Over the past several months, U.S. money managers traditionally associated with active portfolio management for both retail and institutional clients have made their exchange-traded fund aspirations more pronounced.
Many are siding with murkily defined “smart beta” index strategies, while others are pinning their hopes on a new product structure known as exchange-traded managed funds.
No matter the approach, diversified asset managers are pressing their causes to bring even more options to the $2 trillion U.S. ETF market, awash with nearly 1,800 products, according to research firm XTF Inc., New York.
While “plain vanilla” index products are still dominated by Vanguard Group, the iShares unit of BlackRock, Inc., and State Street Global Advisors, the $450 billion smart beta category, according to Morningstar Inc., has emerged as a safe proving ground for recent entrants Goldman Sachs Asset Management and John Hancock Investments.
In late September, GSAM, New York, launched the first two of six ETFs. Branded “ActiveBeta” and self-indexed, GSAM targeted two competitive areas of the ETF market: large-cap U.S. equity and diversified emerging markets. Yet the company broke with convention by offering its large-cap fund at a cost of 0.09%, more in the neighborhood of market cap-weighted index products.
Within days, the emerging market ETF welcomed a little more than $150 million, reportedly from just one institution on one day. In less dramatic fashion, the U.S. large-cap ETF has also had six days of positive net flows, according to ETF.com, San Francisco.
One multibillion-dollar institutional investor that previously used ETFs for transition management between active managers said it has invested in GSAM's large-cap ETF as a “potential longer-term opportunity” and used it replace a portion of another large-cap ETF that it already held.
“We made a strategic decision to compete on price,” says Michael Crinieri, global head of ETF strategy for GSAM. “Taking price out of the equation allows clients to consider these as a replacement for traditional market-cap-weighted funds.”
“Brand equity makes a difference, but the manager has to be willing to support the products,” said Todd Rosenbluth, director of ETF and mutual fund research at S&P Capital IQ in New York. “Aligning with smart beta allows Goldman and others to tap the market in an "active-like' way.”
In contrast to GSAM, J.P. Morgan Asset Management, New York, which launched its first ETF in June 2014, has gathered $190 million across its four funds.
The entry of John Hancock Investments, a unit of John Hancock Financial, Boston, made less of a splash in assets but delivered a heretofore missing brand to the ETF landscape. The six funds launched in September are based on indexes created by Dimensional Fund Advisors, Austin, Texas, known for its stable of academics and adherence to active factor investing.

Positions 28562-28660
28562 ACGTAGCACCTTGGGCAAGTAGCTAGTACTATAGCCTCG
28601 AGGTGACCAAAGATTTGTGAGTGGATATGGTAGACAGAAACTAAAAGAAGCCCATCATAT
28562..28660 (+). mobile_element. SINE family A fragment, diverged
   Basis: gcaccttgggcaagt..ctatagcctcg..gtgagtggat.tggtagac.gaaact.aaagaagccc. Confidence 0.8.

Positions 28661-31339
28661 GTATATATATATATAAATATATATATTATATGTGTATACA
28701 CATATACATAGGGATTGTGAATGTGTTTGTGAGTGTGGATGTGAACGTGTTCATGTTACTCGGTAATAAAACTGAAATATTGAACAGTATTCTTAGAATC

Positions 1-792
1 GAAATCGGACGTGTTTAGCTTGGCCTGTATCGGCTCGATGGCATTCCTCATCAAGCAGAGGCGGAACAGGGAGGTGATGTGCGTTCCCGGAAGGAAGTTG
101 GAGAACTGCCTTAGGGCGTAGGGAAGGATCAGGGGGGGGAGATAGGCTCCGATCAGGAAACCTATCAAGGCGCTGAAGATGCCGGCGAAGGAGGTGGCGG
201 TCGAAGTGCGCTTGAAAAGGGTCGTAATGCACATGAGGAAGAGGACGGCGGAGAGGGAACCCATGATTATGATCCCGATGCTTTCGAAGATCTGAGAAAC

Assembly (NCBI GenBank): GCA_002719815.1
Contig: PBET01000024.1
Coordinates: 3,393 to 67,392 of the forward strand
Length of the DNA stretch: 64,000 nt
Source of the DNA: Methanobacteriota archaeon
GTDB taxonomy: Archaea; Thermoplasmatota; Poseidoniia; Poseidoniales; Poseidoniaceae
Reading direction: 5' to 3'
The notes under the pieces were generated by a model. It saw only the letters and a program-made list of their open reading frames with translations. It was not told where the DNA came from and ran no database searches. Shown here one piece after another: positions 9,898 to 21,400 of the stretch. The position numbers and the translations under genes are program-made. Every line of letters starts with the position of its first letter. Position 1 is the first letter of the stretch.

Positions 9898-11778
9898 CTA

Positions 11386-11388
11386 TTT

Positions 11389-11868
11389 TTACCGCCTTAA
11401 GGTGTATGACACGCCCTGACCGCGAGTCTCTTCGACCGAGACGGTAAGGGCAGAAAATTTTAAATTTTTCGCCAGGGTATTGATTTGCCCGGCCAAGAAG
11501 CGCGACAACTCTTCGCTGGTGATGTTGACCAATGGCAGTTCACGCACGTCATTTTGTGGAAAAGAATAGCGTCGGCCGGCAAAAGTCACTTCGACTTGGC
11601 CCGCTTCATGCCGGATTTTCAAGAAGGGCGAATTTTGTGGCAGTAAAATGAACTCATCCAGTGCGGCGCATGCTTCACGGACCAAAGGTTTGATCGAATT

“This is the right entry point,” said Andrew Arnott, president and chief executive officer of John Hancock Investments. “Partnering with DFA allows us to be differentiated. You can't add value by replicating commodity indexes.”
The net expense ratios of John Hancock ETFs range from 0.35% to 0.50% and hold roughly $7.5 million in assets each.
Another way into the ETF market is through acquisition. OppenheimerFunds purchased VTL Associates, Philadelphia, adviser for RevenueShares ETFs, in September. And New York Life Investment Management has now integrated its April purchase of IndexIQ into its Mainstay retail alternatives brand.
“It's still a very different model for distribution than the traditional fund business,” said Adam Patti, IndexIQ CEO.
Another multiboutique manager, Legg Mason Inc., Baltimore, announced its forthcoming ETFs will be managed by quantitative institutional manager QS Investors, which Legg Mason acquired a year ago.
These market entries are all playing within the daily disclosed forum of indexed equities.
Few established asset managers have been willing to approach the currently required transparency of actively-managed ETFs. For example, a nod to active management by Massachusetts Financial Services and SSgA has attracted few investors. Three “systematic equity” ETFs hold just less than $20 million.
Other active managers are looking to an entirely new structure for exchange distribution of their services. Championed by Navigate Fund Solutions, a unit of Eaton Vance Corp., Boston, exchange-traded managed funds, branded NextShares, will trade throughout the day on the Nasdaq Stock Market and are expected to launch this quarter. Unlike current requirements for actively-managed ETFs, NextShares will not have to disclose the entire portfolio. n